Popular Holiday Scams (and How To Avoid Them)

Protecting Your Information

Ah, the holidays … a time for sharing, celebrating, and adding to your credit card statements.

It’s also when scammers looking for personal information step up their game. As much as we look forward to the holidays, scammers enjoy this time of year even more. After all, it’s natural to let your security slip a little when you’re busy and spending a lot. To make sure no one but you is tapping your bank account, keep an eye out for these popular scams.

debt vs savings

Phony package delivery notices – Scammers know you’ll receive unexpected packages this season and will send realistic-looking delivery failure notifications so you’ll follow up and reveal personal info. Before you hand over information on the internet, head to your local post office or call the delivery service to verify the notification.

Public “Lie”-Fi – OK, so maybe not our best pun, but this threat is real. Scammers will target hotel visitors, coffee shop patrons, and other users of public Wi-Fi with pop-ups that requests that they install a foreign program (i.e., data-stealing malware) before connecting to a network. Ask yourself if using public Wi-Fi is worth the risk (using public Wi-Fi to access bank accounts or other sensitive info is never a good idea). If you do choose to use public Wi-Fi, remember that you shouldn’t have to install anything.

E-card danger – Almost everyone with an email address will receive these little Flash programs spreading holiday cheer. Unfortunately, scammers have designed some that can install data-leaching programs on your computer and do untold damage. Don’t click links in emails unless you know the sender. Even then, if something looks out of the ordinary, it could be a sign that the sender’s identity has been compromised (might be a good idea to let them know).

Fake charities – These crop up every time there’s a major disaster, but they also appear around the holidays. Leaflets and phone calls from organizations with familiar-sounding names will ask you to open your wallets for a good cause. To be safe, don’t give to any charity with whom you didn’t start the contact.

Must-have gift scams – The “it” gift. You’ll know it by the high demand, low supply, and inflated eBay prices. Almost on cue, websites will pop up offering the rare widget at an unbelievably low price. Don’t fall for this “deal”—the advertiser likely doesn’t have the product and is using the offer to harvest personal information or payment through PayPal.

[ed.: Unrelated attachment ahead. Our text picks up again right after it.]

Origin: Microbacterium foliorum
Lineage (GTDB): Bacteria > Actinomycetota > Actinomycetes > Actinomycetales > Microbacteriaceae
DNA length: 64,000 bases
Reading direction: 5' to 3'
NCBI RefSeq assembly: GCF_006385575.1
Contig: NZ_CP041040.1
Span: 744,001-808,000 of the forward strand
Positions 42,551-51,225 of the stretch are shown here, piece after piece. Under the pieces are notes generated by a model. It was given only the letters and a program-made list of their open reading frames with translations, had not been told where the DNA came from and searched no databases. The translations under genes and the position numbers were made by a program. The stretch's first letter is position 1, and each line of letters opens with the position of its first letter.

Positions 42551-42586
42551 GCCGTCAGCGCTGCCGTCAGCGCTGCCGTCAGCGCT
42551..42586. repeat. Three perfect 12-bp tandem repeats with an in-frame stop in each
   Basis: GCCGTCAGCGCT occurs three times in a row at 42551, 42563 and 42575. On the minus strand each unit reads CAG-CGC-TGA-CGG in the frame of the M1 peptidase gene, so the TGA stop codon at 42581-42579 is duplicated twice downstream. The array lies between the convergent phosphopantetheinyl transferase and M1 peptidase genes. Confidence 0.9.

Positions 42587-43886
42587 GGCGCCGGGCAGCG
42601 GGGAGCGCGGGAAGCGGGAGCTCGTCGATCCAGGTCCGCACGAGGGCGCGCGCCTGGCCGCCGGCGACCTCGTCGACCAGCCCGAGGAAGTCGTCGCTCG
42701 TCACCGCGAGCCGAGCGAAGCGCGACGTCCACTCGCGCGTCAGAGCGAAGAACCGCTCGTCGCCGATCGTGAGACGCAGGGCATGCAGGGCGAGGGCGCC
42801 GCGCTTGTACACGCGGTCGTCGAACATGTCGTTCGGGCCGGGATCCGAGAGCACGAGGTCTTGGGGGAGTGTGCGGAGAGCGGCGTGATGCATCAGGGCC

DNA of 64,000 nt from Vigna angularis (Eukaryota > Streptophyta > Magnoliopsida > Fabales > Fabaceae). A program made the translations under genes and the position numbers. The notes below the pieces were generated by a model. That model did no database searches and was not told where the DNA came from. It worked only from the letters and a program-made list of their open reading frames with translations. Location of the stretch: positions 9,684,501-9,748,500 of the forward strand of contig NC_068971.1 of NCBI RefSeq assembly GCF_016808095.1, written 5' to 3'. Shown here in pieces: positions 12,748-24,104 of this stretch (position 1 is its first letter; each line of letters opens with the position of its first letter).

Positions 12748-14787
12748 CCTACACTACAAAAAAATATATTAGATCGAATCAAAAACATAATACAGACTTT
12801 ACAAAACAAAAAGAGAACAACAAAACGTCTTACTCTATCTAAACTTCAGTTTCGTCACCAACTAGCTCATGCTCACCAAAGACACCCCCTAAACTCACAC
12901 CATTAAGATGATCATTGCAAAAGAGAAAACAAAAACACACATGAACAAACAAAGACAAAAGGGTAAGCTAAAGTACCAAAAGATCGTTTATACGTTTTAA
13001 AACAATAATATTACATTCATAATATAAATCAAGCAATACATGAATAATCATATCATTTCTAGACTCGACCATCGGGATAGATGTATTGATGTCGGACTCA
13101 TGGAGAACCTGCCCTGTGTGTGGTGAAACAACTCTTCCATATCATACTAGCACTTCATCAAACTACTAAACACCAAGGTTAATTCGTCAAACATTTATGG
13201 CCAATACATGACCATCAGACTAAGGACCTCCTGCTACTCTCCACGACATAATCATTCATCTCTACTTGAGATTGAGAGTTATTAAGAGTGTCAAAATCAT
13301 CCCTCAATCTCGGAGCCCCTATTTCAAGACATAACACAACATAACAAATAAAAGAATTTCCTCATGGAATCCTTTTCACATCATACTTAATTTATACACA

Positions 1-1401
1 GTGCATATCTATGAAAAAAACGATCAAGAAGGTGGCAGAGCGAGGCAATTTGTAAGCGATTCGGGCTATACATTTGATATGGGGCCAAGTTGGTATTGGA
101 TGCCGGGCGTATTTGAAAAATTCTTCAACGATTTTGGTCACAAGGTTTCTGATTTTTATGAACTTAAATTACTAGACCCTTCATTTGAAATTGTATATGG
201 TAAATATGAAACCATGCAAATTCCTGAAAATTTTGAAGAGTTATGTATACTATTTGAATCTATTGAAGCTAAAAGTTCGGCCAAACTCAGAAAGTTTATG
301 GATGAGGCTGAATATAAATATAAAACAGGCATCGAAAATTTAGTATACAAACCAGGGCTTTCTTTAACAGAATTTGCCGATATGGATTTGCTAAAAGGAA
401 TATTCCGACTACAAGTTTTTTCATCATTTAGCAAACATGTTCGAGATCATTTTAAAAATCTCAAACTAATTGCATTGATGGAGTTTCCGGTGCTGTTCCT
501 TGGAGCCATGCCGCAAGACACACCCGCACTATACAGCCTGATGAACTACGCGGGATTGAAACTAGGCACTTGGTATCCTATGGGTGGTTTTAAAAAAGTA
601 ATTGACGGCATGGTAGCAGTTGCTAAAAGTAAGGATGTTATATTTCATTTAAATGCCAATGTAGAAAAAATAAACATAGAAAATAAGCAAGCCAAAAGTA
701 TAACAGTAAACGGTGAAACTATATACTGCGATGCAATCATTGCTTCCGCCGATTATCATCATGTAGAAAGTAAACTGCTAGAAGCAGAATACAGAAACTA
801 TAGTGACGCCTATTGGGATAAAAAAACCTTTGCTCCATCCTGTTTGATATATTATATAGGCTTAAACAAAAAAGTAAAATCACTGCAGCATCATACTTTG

Holiday vacation scams – If it’s cold and miserable where you are, it’s always tempting to get away to someplace tropical. But be wary of too-good-to-be-true offers. Scammers have long been setting up phony travel sites to gather personal information. Make sure to book through reputable websites.

Mobile malice – If you’re facing a five-hour flight and a three-hour layover, a distracting mobile game can help pass the time. But be careful not to download the wrong one. Mobile games can steal passwords and other data from your device. Always do a quick search to check the validity of the app you’re downloading and read the permissions carefully. A fun game should never ask for permission to send texts or information to third parties.

Old-school pickpocketing – Crowded malls and shopping centers are havens for pickpockets. Why would you notice one more jostle in a day full of them? To combat this threat, it’s best to wear purses across the body and wallets in front pockets or inside a closed jacket. Consider leaving the house with the bare minimum, like your ID and debit or credit card (the latter which offer fraud protection and security features not available with cash).

What you can do

Besides being aware of the scams above, there are additional steps you can take to protect yourself from identity theft.

Check your list twice – When the holiday season is over, double-check all of your credit cards and account statements. In fact, make that three times.

Consider using Apple Pay® or Samsung Pay – Tokenization is the single safest way to spend money—during the holidays or after. You’ll be immune to skimming and shimming, and if you don’t bring your wallet, no one can steal it. (Although they can still nab your phone, so know where it is at all times and keep it password or Touch ID protected.)

Don’t leave checks in the mailbox – It’s not hard for thieves to grab stuff out of an unlocked mailbox, which not everyone has. Drop outgoing checks into a locked mailbox, bring them into your post office branch, or hand them to your postal carrier. In fact, why not set up bill pay through online banking to minimize the number of checks you write, period.

Keep current – Scams are always evolving, so it’s a good idea to occasionally check the Federal Trade Commission (FTC) Scam Alerts site for a list and descriptions of the latest rackets.

Talk to us! – If you suspect your information has been compromised, contact us right away. The sooner we know you’re at risk, the sooner we can protect your accounts and issue new cards.

So take a breath, recognize the dangers, and take reasonable precautions. By staying alert and shopping smart, you can prevent the holiday season from becoming open season on your wallet and personal information.

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